“I will go there [Bakshibazar] and if any warehouses, illegal factories and existence of chemicals are found, action would be taken as per the law. We won't budge an inch from our position.”
Replying to a question, he said the traders were given nine years after the Nimtoli fire. “Isn't nine years enough?”
Khokon said he and his predecessors on several occasions conducted drives against chemical warehouses and factories in Old Dhaka.
The mayor said they were not destroying or confiscating any goods, they were only disconnecting utility lines considering those building risky.
The traders will get time to move those, he added.
“If they think everything will calm down after two months and they will continue their businesses as usual, we won't let that happen,” he added.
Khokon reached Bakshibazar area around 2:20pm with additional forces and disconnected the utility lines of the building in question.
There are some misconceptions among locals and businessmen here, the mayor said, adding, “Our drive is only against illegal goods and warehouses. No other industries or households will be affected.”
The taskforce, however, did not conduct drive to any new building.
After the chemical-fed fire in Nimtoli claimed 124 lives in 2010, the government took up four projects to relocate four types of industries -- chemical, plastic, printing and light electronics -- from this part of the capital.
Around nine years down the line, the implementation of those projects still remains at the preliminary stage mainly due to problems associated with land acquisition and bureaucratic tangles, say officials.
Against this backdrop, the industries ministry selected two temporary sites in the capital and Tongi to relocate chemical warehouses and factories from Old Dhaka.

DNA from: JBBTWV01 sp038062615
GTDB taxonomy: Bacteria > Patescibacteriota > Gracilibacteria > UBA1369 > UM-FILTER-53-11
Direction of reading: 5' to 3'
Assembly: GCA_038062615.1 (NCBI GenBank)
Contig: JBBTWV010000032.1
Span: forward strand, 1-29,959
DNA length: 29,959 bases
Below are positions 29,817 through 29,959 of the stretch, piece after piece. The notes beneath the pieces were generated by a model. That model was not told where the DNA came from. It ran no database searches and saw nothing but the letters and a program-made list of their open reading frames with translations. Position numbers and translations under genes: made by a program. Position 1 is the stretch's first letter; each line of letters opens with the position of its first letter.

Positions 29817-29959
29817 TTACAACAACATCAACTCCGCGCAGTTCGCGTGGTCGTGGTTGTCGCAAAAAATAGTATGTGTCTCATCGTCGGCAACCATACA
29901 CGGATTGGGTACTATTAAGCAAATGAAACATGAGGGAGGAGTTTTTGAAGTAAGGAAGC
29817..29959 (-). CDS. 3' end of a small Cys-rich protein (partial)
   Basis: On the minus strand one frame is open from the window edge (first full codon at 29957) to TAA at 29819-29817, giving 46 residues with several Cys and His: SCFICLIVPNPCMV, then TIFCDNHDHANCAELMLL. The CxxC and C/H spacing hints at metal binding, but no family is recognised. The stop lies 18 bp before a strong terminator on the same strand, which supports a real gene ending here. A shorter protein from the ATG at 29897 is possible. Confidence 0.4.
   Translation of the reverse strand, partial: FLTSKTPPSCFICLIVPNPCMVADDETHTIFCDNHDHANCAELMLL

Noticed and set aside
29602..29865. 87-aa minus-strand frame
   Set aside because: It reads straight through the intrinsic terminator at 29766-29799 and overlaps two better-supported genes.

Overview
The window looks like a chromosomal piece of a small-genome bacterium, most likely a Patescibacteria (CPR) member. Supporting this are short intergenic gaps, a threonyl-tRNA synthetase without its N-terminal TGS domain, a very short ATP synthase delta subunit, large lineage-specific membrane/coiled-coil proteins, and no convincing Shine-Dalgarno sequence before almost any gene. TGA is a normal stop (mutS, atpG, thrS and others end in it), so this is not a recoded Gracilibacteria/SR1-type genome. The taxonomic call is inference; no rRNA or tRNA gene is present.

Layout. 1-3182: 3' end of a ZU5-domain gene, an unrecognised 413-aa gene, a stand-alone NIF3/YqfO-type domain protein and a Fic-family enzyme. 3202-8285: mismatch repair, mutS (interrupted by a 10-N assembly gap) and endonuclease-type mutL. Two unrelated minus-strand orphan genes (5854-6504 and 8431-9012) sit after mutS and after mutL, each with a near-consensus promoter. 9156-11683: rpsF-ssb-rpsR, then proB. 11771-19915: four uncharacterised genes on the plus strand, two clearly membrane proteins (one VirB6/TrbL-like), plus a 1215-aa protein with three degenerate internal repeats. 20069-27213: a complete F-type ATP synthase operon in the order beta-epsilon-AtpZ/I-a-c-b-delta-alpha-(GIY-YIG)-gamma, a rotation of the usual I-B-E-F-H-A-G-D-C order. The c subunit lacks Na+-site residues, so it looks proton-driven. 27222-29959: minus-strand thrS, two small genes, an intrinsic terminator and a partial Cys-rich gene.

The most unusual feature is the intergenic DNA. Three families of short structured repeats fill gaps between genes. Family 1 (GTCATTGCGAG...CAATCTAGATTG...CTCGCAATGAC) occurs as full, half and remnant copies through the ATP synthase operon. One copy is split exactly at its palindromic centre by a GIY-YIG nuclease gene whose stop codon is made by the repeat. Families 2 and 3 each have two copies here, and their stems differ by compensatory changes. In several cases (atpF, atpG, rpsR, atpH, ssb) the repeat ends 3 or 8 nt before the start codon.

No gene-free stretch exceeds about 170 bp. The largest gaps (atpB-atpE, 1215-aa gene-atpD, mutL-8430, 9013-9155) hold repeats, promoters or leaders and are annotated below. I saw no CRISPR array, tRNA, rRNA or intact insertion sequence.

Industries Secretary Abdul Halim on Wednesday said they would start relocation within the next 15 days.
There are some 4,000 chemical warehouse and factories in the old town, posing serious fire risk to people of the heavily congested area with narrow roads and lanes.
REALITY OF BAKSHIBAZAR
Many buildings in Bakshibazar are used for commercial purposes, violating environmental laws and putting the residences of the area under huge risk, locals said.
“We are living here as the rent of houses in the area is comparatively low,” Shahin Sarkar, a resident of Joy Chandra Nag Road said.
The taskforce raided their house but found the warehouse in the building empty.
Shahin said his wife was a teacher of a nearby college and that's why they had to live in this area.
Appreciating the drive, he said, “We have seen flame of the Chawkbazar fire from our house …. We are in continuous fear of fire.”
Sumaiya Aktar, another resident of the area, whose building's utility lines were disconnected for housing plastic raw materials, said they are also aware of fire risk but they have hardly any choice.
“It is hard to find a building in the old town without a warehouse or factory,” she said.
DRIVE AT SHAHEEDNAGAR
A taskforce led by Subarna Shirin, assistant commissioner and executive magistrate of the Office of Dhaka Deputy Commissioner, disconnected utility lines of eight buildings in Shaheednagar area yesterday.
“Those buildings were mainly storing plastic raw materials and shoe factories without any approval,” Shirin told The Daily Star last night.
They had no environment or fire clearance and some of them were shoe factories taking electricity lines from residential buildings, she added.
She, however, said they did not face any problem in carrying out the drive and it will resume today.